Few observers predicted anything other than a closely-fought match between the Championship winners and the second-best team in the country.
Even fewer could have imagined just how the game would ebb and flow, and ultimately provide Aberdeen with their first chance in 17 years to win a cup they treated as their own in the eighties.
In 1990, as Alex McLeish lifted the trophy just as Willie Miller had done four times in the preceding decade, it would have seemed inconceivable they would not do so again.
But those are the bare facts. And four consecutive losing semi-finals ensured no-one took victory today for granted.
And yet Aberdeen began the match with such a sense of authority and superiority that all doubt seemed to have been banished inside the opening 25 minutes.
Their desire to press Hibernian paid off in the opening seconds – a swifter reward than Derek McInnes could have possibly dreamed of.
But it was a tactic they continued to employ to great effect, snapping into tackles and denying the Hibernian backline and midfield any time or space to develop their game-plan.
The ploy looked a masterstroke from McInnes, but then Neil Lennon changed the game with one of his own.
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The introduction of Grant Holt and a change of shape brought Hibs back from the dead – all of a sudden Hibs were able to play the ball forward and not find it coming instantly back on top of them.
Again his goal was a quicker pay-off than Lennon could have hoped for, but his overall impact – in particular his pass for Dylan McGeouch’s equaliser – was phenomenal.
That equaliser came moments after another tactical switch – this time by Derek McInnes – whose decision to move to a back three appeared to play into Hibernian’s hands.
The Hibs comeback was a significant test of Aberdeen’s resolve. Having been so comfortable for 30 minutes, they were rattled by Holt’s goal and at 2-2 the clever money was on the resurgent men from Leith.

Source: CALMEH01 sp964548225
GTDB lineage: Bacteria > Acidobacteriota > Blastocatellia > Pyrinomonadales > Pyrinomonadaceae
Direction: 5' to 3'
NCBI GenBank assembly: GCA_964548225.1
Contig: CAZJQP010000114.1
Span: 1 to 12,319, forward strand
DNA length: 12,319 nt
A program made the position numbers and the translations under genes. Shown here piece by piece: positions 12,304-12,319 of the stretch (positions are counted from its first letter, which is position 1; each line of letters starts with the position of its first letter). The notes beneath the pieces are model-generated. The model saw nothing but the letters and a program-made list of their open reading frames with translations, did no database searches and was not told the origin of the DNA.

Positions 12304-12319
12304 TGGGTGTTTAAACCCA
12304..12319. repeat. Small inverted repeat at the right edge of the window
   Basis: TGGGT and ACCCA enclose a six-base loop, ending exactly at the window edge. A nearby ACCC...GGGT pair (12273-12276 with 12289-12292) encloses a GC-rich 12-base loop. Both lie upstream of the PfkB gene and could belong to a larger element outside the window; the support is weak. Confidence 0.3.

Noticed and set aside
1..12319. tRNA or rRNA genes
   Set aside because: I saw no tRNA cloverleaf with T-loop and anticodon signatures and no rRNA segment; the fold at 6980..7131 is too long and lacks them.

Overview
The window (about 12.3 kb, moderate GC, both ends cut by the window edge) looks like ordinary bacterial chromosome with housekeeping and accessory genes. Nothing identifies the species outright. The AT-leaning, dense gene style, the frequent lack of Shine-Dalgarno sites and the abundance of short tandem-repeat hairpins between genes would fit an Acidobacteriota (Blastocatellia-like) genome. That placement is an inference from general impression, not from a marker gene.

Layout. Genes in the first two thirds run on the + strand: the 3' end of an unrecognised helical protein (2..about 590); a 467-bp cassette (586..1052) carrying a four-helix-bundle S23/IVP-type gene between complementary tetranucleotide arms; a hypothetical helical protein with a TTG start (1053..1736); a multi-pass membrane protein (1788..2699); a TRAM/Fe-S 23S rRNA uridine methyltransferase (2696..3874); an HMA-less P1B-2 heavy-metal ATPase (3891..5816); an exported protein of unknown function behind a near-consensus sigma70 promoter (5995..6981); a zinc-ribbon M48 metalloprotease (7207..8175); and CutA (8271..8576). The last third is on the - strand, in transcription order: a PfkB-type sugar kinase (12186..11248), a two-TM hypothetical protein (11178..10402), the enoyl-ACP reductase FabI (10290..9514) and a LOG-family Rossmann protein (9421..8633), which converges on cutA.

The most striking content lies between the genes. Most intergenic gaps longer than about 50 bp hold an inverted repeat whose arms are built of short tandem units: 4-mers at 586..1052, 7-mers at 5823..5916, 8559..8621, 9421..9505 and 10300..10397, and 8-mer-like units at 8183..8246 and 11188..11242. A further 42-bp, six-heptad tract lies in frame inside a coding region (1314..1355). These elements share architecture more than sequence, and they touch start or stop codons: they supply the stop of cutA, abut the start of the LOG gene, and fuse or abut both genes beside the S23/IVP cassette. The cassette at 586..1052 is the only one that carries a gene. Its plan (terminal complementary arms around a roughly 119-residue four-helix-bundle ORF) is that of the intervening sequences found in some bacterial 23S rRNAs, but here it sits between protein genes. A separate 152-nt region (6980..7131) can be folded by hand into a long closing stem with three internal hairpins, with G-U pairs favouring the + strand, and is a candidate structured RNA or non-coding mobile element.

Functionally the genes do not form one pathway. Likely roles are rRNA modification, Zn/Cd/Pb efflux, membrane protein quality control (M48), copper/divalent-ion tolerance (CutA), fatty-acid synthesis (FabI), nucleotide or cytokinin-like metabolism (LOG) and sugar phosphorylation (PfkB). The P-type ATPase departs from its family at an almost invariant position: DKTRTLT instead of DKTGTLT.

But Aberdeen’s determination to avoid a fifth successive Scottish Cup semi-final defeat kicked in and they clawed their way back into the game.
McInnes’s assertion that they were deserved winners is a generous one, but they stuck steadfastly to their task and though Jonny Hayes’ winner had a huge slice of luck attached to it, Aberdeen now have the opportunity to make amends for a tame League Cup final showing earlier in the season.
After the match, Lennon declined to accept the tag of gallant losers, insisting his team were simply losers.
It’s a harsh assessment but an indication of the standards the Hibs manager demands – and will continue to demand – from his side.
Lennon has not amassed the medals he has won as a player and manager by accepting second-best, which is what his side were by some distance in the opening half-hour.
But he can take solace – on reflection – in the manner his team dug in to give the country’s second-best team quite a fright.
He can now turn his attention fully to building for next season’s return to the Premiership. A few astute signings could ensure they are challenging in the upper half of the table this time next year.
For Derek McInnes, though, the short-term requires his full attention. Second place in the Premiership looks a safe bet, though not yet an absolute certainty.
But he and his players could make a real name for themselves back at Hampden on 27 May if they can end the 27-year wait to reclaim the Scottish Cup.